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Lecture

Respiratory System Part 7

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Department
Biomedical Physio & Kines
Course
BPK 306
Professor
Mike Walsh
Semester
Fall

Description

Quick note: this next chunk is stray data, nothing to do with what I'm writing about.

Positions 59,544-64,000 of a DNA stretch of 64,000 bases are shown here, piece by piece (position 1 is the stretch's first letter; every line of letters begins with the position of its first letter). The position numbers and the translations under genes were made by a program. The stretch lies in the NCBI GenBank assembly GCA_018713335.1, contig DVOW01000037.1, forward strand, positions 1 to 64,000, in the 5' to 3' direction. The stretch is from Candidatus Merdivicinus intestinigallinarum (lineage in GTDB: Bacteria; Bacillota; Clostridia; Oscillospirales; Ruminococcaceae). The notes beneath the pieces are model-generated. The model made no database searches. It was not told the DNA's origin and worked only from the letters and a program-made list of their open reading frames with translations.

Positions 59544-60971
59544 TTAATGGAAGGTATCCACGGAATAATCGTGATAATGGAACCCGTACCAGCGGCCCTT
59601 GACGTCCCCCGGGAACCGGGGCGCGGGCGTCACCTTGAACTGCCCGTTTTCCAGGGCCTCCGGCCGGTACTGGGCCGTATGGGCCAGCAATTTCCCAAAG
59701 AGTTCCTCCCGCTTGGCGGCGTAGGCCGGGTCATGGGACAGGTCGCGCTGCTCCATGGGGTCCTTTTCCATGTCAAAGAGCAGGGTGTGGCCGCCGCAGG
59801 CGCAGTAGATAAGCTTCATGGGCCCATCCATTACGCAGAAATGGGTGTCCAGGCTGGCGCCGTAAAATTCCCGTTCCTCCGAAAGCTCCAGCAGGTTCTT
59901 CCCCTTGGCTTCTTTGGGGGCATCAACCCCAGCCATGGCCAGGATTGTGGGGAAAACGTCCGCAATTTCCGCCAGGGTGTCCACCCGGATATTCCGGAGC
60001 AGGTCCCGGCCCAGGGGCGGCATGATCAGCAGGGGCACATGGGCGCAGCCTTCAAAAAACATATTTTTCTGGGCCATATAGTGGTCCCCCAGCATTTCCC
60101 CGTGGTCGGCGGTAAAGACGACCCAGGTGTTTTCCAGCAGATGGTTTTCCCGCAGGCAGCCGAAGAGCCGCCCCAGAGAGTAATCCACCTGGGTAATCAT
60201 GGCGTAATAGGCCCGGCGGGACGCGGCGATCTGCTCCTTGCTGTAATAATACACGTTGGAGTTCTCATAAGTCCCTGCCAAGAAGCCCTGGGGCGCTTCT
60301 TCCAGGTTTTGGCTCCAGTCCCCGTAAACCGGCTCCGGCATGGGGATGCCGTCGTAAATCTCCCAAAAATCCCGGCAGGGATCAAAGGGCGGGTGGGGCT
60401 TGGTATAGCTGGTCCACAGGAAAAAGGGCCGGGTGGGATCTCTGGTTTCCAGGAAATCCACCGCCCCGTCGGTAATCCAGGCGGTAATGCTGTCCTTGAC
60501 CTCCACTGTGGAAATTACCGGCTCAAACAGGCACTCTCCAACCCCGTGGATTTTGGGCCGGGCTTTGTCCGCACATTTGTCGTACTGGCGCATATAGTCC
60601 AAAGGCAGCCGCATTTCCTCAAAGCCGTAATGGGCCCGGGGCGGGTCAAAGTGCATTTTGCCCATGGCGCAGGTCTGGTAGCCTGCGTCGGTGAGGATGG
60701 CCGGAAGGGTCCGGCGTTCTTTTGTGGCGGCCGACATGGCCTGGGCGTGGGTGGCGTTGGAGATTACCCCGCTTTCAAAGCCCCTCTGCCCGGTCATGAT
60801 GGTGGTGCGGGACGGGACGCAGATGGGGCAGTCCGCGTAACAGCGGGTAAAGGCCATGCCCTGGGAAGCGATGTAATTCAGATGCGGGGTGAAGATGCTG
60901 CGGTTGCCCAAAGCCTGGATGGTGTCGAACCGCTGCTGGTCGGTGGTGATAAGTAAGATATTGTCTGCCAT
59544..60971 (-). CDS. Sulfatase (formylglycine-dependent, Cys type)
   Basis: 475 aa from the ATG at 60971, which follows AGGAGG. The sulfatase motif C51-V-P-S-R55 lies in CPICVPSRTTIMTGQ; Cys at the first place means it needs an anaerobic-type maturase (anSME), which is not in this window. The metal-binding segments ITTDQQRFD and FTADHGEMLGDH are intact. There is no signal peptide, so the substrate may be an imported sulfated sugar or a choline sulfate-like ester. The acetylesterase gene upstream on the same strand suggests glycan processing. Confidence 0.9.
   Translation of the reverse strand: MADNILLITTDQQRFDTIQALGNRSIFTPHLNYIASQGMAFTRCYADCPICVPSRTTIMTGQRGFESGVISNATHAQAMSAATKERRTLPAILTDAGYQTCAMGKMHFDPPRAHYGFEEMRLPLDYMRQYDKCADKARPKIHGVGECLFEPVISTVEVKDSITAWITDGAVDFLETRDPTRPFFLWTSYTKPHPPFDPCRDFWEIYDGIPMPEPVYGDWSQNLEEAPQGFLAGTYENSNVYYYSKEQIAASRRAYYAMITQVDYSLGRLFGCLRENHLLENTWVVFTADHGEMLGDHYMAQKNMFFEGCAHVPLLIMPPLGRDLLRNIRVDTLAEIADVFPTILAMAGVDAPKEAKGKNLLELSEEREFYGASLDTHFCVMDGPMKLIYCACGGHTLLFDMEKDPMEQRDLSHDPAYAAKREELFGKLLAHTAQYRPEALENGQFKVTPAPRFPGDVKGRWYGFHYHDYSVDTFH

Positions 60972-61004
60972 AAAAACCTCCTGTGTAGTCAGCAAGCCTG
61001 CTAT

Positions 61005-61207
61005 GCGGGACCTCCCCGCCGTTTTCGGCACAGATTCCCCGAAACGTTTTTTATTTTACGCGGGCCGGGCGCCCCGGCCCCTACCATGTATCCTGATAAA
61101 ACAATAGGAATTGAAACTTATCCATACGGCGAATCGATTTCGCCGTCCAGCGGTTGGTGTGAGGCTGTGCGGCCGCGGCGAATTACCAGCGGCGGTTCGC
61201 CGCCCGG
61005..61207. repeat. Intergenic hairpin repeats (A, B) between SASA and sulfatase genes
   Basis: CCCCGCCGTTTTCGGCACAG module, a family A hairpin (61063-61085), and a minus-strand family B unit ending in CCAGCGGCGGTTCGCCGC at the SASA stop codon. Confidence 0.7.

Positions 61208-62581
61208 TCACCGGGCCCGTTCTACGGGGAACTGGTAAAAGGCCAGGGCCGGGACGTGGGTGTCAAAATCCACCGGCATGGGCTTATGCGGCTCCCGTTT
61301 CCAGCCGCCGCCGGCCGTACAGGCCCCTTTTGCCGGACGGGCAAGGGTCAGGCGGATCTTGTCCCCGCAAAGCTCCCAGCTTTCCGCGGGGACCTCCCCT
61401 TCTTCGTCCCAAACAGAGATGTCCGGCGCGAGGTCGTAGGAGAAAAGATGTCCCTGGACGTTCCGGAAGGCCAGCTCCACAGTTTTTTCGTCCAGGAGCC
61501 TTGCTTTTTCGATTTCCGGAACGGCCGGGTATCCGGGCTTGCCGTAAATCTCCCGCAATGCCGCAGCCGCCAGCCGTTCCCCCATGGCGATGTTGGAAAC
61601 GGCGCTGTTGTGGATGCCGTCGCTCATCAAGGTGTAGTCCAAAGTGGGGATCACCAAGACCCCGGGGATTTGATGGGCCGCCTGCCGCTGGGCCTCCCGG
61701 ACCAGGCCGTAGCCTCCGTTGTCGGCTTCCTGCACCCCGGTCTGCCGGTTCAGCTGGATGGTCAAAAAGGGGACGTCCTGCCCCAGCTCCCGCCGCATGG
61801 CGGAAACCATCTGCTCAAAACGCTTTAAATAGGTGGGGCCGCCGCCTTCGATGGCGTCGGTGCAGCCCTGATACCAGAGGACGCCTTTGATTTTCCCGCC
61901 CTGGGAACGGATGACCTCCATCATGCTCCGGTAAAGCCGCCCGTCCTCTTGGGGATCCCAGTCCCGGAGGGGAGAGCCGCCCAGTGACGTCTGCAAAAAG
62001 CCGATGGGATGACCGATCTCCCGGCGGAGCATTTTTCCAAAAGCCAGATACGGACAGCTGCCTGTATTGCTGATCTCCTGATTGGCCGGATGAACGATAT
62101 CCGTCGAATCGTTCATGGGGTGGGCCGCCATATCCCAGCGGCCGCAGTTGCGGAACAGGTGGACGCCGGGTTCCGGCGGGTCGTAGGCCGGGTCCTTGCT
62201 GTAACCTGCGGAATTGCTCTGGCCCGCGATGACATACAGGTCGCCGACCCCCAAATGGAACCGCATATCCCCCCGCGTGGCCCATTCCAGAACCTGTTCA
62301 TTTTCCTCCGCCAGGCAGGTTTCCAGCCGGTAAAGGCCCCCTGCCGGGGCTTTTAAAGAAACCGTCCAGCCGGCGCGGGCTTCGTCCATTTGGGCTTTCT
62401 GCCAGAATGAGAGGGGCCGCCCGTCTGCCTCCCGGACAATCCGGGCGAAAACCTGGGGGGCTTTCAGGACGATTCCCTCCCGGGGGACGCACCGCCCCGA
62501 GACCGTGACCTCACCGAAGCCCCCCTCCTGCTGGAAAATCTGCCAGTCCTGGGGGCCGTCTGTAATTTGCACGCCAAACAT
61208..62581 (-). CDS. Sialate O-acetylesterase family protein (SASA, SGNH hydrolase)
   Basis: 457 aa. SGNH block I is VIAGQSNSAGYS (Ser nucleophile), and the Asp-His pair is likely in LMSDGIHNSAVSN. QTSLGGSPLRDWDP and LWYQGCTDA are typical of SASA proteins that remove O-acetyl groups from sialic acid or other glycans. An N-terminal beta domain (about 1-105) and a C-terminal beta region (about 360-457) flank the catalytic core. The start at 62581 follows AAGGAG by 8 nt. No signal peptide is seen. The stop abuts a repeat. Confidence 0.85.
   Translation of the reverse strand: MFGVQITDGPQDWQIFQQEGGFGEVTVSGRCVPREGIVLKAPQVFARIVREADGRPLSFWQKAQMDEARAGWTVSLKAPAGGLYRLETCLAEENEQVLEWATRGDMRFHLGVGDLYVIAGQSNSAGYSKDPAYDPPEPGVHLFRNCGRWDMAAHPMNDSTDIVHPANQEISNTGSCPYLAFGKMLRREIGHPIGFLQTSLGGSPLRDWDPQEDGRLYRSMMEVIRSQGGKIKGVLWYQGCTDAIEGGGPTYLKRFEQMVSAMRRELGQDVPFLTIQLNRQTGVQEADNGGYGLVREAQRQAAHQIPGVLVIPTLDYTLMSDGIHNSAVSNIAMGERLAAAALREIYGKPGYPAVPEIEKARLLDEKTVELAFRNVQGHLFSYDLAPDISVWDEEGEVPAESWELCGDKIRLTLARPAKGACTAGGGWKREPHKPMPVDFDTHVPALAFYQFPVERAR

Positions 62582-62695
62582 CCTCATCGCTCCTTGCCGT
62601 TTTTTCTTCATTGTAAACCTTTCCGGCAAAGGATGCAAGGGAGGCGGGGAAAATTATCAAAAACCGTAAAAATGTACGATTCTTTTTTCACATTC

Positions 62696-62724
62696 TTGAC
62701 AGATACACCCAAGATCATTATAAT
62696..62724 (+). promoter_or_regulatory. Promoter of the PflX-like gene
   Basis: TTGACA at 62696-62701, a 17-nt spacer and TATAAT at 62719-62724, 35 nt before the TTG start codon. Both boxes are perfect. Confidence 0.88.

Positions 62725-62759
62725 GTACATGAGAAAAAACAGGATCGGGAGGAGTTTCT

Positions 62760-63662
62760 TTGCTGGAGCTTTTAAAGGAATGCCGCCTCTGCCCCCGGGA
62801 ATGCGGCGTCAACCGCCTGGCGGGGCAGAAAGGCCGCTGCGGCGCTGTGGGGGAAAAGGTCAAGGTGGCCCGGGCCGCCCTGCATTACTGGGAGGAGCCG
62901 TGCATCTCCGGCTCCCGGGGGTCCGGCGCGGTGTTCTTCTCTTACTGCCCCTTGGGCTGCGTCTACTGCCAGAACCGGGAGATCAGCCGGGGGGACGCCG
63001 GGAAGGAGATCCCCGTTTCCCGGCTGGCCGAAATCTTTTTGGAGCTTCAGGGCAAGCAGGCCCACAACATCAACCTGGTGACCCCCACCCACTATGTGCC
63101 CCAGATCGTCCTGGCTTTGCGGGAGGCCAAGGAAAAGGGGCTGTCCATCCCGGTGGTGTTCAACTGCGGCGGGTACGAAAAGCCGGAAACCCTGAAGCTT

Respiratory Section #7 VII. PULMONARY GAS EQUATIONS: A. Physiological Dead Space: Bohr Eq’n a. All the space within the respiratory system that is not involved in gas exchange b. Value can be larger than anatomical dead space b/c it includes lung areas where ventilation is wasted (non anatomical dead space area that receives poor BF) c. Thus, Bohr eq’n estimates volume of lung that does not eliminate CO2 d. Physiological dead space always greater than anatomical dead space volume e. Bohr Eq’n: i. VT*FECO2 = VA*FACO2 ii. VD/VT = (PACO2 – PECO2)/PACO2 iii. If expired PCO2 is low due to anatomical dead space, and physiological dead space, then VD/VT ratio increases iv. VD/VT: 0.25 to 0.35 in young adults 1. increases w/ age n abnormalities 2. Higher ratio, greater ventilatory work for given O2 uptake 3. Physiological dead space is major reason for CO2 retention v. High VD can cause relative alveolar hypoventilation and hypoemia. Best to treat with augmented ventilation than incI FO2 (need to avoid incr in PaCO2 and respiratory acidosis) B. Alveolar Ventilation Equation: a. VArate = VErate – VDrate b. VArate = (VCO2rate/PaCO2)*K i. Now we can find VCO2rate and PaCO2 to find VArate ii. PaCO2 is the most important measurement to evaluate pulmonary problems. This value tells us if VArate is adequate for CO2 production rate C. Alveolar Gas Equation a. Analogous to alveolar ventilation equation with PCO2 is alveolar gas eq’n with PO2 b. (VIrate*FIO2) – (VErate*FEO2) = VO2rate c. PAO2 = PIO2 – (PACO2/R) + F i. If we know PACO2 we can find PAO2 ii. PACO2 is estimated from blood gas measurement of PaCO2 iii. With concurrent blood gas measurement of PaO2, alveolar blood PO2 diff can be found iv. This will tell us if there’s any significant ventilation:perfusion inequalities. Won’t tell us if it’s due to high or low VArate/Qrate v. Bohr eq’n tells us if VArate/Qrate is high vi. 5 levels to the eq’n: 1. The eq’n 2. Decrease PACO2  increase PAO2 3. Understanding pressure in alveoli (PT = PN2 +PO2 + PCO2). Remember that at end of expiration and inspiration, alveolar pressure is atmospheric 4. Understand that VArate is rate of entry for O2 and rate of
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